The study analyzed data from a cohort of 1,457 participants (mean age, 58 years) who did not have any traditional cardiovascular risk factors and had a systolic blood pressure level between 90 and 129 mm Hg at baseline. Results showed that, during a mean follow-up of 14.5 years, there was an increase in traditional cardiovascular risk factors, coronary artery calcium, and incident cardiovascular events with increasing systolic blood pressure levels.
“We modeled systolic blood pressure on a continuous scale and saw the risk increasing in a linear fashion as blood pressure increased and this occurred right down to 90 mm Hg. We didn’t see any nadir or J-point where there may be an increased risk at lower pressures,” said lead author Seamus Whelton, MD.
Dr. Whelton is assistant professor of medicine at the division of cardiology at Johns Hopkins Medicine, Baltimore. He is the son of Paul Whelton, MD, chair of the 2017 American College of Cardiology/American Heart Association hypertension guideline writing committee.
“From an individual level we can now say that in healthy individuals, a systolic pressure in the 90s is not too low. It is a positive thing. And it is recommended to try and keep systolic pressure at these levels if possible by maintaining a healthy lifestyle,” Dr. Whelton said in an interview. “At a population level this finding could lead to stronger recommendations on interventions to prevent increasing blood pressure such as healthier diets, reducing sodium intake, and increasing exercise. Small changes in blood pressure on a population level will lead to large changes in cardiovascular risk on a population a level.”
The study was published online in JAMA Cardiology on June 10.
The researchers noted that populations in nonindustrialized countries have little to no increase in systolic blood pressure levels with age, while systolic blood pressure levels typically increase with age in countries with industrialized diets and lifestyles. This has important implications, because atherosclerosis is a slowly progressive disease and the lower an individual’s lifetime exposure to cardiovascular risk factors, such as increased systolic blood pressure, the lower their probable risk for a future cardiovascular event, they wrote.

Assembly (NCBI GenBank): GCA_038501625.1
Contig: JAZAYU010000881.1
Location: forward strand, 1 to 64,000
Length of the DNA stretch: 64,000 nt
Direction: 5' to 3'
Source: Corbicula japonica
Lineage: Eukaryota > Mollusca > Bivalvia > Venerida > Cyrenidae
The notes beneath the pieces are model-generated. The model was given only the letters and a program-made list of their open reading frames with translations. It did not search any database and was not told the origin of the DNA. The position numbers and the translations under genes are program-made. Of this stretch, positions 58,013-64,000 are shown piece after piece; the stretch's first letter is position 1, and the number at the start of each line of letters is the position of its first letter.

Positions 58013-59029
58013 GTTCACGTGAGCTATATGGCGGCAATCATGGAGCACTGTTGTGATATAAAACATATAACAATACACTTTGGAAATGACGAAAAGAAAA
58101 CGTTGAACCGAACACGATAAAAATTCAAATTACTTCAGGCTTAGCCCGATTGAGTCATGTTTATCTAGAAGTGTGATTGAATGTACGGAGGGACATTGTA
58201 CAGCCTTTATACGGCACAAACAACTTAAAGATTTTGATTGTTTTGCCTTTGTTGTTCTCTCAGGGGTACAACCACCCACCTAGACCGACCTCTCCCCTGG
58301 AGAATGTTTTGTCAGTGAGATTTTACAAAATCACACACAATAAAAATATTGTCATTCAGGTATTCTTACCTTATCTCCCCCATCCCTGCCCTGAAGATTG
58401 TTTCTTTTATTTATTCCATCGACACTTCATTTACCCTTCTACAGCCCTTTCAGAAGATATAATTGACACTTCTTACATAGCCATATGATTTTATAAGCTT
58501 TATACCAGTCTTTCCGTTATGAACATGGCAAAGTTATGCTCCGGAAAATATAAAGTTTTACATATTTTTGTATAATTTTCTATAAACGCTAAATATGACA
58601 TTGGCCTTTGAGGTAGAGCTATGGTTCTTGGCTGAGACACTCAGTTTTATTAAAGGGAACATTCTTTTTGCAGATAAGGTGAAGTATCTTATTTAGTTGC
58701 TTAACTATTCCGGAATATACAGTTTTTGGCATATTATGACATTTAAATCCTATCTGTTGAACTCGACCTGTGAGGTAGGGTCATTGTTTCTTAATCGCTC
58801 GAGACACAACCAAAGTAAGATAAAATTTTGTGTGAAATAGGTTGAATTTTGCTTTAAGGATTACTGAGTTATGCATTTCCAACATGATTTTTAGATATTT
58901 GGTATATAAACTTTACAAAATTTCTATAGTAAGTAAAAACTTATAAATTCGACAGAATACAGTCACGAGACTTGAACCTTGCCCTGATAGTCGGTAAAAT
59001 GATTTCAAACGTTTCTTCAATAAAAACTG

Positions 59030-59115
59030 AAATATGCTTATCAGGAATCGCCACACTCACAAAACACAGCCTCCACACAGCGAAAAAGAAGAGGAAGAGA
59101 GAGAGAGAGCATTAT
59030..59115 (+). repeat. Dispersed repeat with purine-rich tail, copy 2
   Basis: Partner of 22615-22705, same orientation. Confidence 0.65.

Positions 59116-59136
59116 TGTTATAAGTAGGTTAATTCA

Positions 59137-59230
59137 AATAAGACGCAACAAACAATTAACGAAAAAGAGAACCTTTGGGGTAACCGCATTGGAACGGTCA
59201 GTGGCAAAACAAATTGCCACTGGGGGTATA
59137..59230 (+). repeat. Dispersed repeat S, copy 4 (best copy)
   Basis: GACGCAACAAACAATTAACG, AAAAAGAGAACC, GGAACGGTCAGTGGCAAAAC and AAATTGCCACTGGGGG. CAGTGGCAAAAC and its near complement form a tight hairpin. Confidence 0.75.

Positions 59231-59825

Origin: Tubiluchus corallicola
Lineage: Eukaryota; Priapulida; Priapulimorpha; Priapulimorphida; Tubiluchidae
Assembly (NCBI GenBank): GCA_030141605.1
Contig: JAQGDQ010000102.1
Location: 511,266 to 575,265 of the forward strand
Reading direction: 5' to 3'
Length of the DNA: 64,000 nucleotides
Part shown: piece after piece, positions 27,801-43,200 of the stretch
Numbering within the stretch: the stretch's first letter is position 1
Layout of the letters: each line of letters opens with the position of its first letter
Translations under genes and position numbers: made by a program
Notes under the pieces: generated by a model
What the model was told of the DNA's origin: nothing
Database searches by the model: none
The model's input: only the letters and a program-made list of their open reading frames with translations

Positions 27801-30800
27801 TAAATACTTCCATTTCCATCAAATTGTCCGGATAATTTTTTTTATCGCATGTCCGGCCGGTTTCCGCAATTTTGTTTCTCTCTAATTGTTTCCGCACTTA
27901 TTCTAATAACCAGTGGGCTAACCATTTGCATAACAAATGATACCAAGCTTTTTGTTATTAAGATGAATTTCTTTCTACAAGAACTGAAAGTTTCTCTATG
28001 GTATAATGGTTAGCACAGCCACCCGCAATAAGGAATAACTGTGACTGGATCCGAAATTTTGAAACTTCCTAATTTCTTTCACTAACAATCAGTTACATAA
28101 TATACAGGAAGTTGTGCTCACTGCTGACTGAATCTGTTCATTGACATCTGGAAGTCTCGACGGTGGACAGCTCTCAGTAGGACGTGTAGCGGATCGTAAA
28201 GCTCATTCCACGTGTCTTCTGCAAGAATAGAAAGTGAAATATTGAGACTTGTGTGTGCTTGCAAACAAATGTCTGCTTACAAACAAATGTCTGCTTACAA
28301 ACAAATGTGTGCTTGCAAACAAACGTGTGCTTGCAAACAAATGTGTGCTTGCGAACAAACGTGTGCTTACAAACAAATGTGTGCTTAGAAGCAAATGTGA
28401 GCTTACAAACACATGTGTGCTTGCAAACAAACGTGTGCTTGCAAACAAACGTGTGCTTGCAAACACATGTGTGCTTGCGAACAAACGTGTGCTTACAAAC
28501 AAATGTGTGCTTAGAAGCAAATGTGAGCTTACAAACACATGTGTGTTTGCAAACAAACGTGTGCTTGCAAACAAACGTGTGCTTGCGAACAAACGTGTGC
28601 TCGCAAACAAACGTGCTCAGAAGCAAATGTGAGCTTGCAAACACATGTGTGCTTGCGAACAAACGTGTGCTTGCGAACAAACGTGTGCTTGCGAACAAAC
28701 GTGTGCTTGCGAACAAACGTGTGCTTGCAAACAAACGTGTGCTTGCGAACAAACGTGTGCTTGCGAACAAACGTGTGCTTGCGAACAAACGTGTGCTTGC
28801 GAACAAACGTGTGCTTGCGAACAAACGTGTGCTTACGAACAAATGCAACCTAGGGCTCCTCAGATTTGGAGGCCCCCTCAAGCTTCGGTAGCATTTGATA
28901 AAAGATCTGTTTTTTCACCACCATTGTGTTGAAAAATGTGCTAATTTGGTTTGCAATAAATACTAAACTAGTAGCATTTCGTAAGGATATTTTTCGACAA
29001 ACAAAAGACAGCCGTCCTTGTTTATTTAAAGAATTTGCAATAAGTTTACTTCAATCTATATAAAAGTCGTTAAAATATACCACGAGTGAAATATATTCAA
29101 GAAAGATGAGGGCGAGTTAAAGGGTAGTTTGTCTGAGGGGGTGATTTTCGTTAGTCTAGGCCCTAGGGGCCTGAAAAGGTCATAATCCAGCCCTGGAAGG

While the association between systolic blood pressure level, coronary artery calcium, and atherosclerotic cardiovascular disease is well established at higher blood pressure levels, optimal systolic pressure levels for a healthy adult and whether there is a J-shaped relationship or lower limit of systolic pressure necessary to maintain adequate organ perfusion has been uncertain, they explained.
In addition, prior studies have typically used a reference systolic pressure of less than 115-120 mm Hg to define a normal level, and it is uncertain whether there is a lower level at which the risk for incident cardiovascular disease plateaus or increases.
To investigate this, they analyzed data from the Multi-Ethnic Study of Atherosclerosis, a community-based, multiethnic cohort free from known cardiovascular disease at enrollment. The current analysis included individuals with a systolic blood pressure between 90 and 129 mm Hg without other traditional cardiovascular risk factors including dyslipidemia (LDL cholesterol >160 mg/dL or HDL cholesterol <40 mg/dL), diabetes, or current tobacco use.
Results showed an adjusted hazard ratio for atherosclerotic cardiovascular disease was 1.53 for every 10 mm Hg increase in systolic blood pressure levels.
Compared with people with systolic pressures of 90-99 mm Hg, the adjusted hazard ratio for atherosclerotic cardiovascular disease risk was 3.00 for those with 100-109 mm Hg, 3.10 for those with 110-119 mm Hg, and 4.58 for those with 120-129 mm Hg.
There was also a graded increase in the prevalence of coronary artery calcium starting from systolic blood pressure levels as low as 90 mm Hg.
“Previous research on the J-shaped curve for blood pressure has primarily focused on diastolic pressure. We did control for diastolic pressure in this analysis but that was not the focus,” Dr. Whelton said. “Obviously, there will be a minimum optimum value for both diastolic and systolic pressure. But from this study we can say that for systolic pressure, that minimum recommended value is below 90 mm Hg.”
In terms of implications, the researchers wrote: “Among individuals at low or intermediate atherosclerotic cardiovascular risk, it may be more efficacious to focus on a life-course approach for preventing an increase in systolic blood pressure levels rather than treatment of established hypertension to lower systolic blood pressure levels.”